A good property manager along with the direction of the general partnership team will generally try to incorporate additional revenue streams to the multifamily property by improving operational efficiencies that can affect the IRR. If the NOI (net operating income) is increased then the IRR will increase as well.

What Else To Look For When Comparing Syndication Opportunities

So what other factors should you consider? Well, you’ll want to get very clear on your investment goals, timelines, and the values that you may apply to those goals. For example, do you want to invest in only apartment complexes, or do self-storage facilities or mobile home parks or industrial properties or hotels also appeal to you and align with your financial strategy?

Each of these different asset types or the different asset classes as well as the various real estate markets will all have varying metrics as well. You’ll also want to be comfortable with your investment capital being committed to the project for the entire hold period such as three, five, or even seven years.

Another important factor to consider is the operator, of course. Do you align with their business philosophy and how they conduct their business? Do you trust them? Do they have a solid track record of success? Here at PCRP Group, first and foremost our goal is capital preservation followed by the monthly cash flow distributions then, and only then, any anticipated appreciation. These are our main goals in that order with all of our investment opportunities.

Other different metrics that any limited partner should explore further are the breakeven occupancy rate, expense ratio, loan, and debt terms as well as the deal structure being offered to the prospective investors. As a general rule of thumb, if the breakeven occupancy rate and the expense ratio are both low, then the projections are more achievable.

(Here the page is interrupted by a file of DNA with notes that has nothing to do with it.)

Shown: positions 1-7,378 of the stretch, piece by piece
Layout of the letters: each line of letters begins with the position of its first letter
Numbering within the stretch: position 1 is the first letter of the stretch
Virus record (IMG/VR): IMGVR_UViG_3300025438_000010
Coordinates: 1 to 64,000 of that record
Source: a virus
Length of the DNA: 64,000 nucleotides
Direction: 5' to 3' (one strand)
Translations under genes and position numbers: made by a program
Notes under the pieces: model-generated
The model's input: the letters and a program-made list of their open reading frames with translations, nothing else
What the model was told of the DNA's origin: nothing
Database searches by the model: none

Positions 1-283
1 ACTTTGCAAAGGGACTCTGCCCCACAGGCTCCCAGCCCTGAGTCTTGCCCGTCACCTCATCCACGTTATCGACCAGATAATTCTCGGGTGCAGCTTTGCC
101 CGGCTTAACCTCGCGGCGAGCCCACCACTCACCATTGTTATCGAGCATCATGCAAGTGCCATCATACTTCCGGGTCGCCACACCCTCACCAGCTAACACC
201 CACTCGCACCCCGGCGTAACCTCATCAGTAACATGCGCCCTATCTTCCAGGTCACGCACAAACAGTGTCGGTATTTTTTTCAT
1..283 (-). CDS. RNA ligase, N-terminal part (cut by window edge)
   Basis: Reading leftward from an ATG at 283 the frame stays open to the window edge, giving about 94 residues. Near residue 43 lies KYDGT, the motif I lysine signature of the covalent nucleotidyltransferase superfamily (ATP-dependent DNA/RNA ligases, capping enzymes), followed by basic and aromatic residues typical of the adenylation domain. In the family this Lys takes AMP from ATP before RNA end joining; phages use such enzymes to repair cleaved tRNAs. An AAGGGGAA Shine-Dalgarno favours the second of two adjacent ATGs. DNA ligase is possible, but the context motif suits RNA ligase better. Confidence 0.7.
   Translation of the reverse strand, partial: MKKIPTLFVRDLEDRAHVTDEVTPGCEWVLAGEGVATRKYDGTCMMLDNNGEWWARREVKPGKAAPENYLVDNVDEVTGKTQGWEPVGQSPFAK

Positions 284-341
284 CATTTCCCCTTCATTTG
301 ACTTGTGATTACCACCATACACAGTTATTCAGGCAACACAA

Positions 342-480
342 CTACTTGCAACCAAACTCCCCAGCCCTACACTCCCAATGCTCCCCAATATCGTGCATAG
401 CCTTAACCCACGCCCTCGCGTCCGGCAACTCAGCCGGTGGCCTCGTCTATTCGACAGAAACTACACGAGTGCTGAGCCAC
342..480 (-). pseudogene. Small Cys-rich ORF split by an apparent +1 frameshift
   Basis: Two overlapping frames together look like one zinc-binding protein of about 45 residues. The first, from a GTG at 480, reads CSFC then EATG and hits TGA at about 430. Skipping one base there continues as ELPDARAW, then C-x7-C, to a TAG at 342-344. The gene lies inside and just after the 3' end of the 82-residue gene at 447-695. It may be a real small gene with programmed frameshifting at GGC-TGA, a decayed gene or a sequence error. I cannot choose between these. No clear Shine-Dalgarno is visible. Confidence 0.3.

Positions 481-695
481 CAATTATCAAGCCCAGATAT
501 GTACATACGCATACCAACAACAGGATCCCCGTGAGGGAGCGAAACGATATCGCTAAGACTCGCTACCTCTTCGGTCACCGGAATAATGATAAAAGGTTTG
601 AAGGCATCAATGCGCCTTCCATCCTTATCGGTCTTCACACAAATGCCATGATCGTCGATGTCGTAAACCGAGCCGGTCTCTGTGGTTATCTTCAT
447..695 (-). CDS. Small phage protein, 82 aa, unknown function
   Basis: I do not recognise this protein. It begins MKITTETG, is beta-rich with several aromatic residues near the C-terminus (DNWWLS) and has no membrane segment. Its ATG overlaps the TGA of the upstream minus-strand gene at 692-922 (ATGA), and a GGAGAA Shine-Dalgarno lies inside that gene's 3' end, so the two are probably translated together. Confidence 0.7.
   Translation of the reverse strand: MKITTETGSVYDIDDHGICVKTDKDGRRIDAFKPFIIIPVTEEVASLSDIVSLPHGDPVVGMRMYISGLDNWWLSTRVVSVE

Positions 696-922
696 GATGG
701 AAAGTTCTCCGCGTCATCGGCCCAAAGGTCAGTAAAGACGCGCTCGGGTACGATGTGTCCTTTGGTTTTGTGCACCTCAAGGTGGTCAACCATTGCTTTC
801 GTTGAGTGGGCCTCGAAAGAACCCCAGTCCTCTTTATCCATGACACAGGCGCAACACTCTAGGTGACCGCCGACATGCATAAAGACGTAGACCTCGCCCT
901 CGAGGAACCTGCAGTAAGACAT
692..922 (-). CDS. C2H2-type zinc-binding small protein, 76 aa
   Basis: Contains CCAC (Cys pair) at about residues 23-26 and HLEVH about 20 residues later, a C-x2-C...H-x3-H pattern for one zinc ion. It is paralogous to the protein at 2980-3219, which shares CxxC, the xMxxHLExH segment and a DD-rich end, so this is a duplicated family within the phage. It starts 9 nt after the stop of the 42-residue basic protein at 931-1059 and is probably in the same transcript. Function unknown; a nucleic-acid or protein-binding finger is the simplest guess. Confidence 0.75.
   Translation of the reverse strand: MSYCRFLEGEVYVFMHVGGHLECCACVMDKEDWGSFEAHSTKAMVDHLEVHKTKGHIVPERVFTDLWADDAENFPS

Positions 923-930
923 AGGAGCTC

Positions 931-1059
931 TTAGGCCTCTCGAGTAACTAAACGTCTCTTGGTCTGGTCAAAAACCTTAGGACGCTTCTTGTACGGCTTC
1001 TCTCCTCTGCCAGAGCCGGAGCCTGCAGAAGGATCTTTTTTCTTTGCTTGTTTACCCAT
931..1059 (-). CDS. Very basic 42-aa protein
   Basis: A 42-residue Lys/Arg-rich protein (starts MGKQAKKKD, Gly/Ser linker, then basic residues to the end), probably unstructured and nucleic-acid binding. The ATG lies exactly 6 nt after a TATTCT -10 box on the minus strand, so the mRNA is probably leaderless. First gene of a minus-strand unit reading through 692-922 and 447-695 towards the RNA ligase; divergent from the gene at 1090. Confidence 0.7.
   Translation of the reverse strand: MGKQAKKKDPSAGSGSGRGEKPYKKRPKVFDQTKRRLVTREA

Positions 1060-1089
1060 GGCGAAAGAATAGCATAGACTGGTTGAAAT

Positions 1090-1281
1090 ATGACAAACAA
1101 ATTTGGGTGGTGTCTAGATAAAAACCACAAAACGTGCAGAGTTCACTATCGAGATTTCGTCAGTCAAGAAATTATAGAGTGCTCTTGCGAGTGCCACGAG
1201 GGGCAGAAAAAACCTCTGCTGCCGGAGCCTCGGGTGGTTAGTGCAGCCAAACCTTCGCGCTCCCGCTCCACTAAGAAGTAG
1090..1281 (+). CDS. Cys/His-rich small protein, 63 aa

You will always want to conduct your due diligence on the operator as well as the project but at the end of the day, what you choose to invest in should always align with your investment goals, your values, and your risk tolerance.

Note: we are not financial advisors and are not offering financial advice of any kind. Please consult with your advisors before making any investment or financial decisions. 

Ready to Learn More? 

The best way for you to learn more about commercial real estate syndications is to join the PCRP Passive Investor Club.

Through the PCRP Passive Investor Club, you’ll get a priority review of all the deals we offer. We’ll work with you to determine your investing goals and then present you with the best deals to meet those goals. We’ll then guide you every step of the way as you invest in those deals.

So if you’re ready to start investing passively in institutional-grade, commercial real estate in fast-growing, climate-resilient markets in the U.S., join the PCRP Passive Investor Club  – IT’S FREE! – and get started on your path to EARN PASSIVELY and LIVE ABUNDANTLY!

If you would like to know more about what we do and how it may be of value to you, please reach out to us anytime.  We’re always happy to help!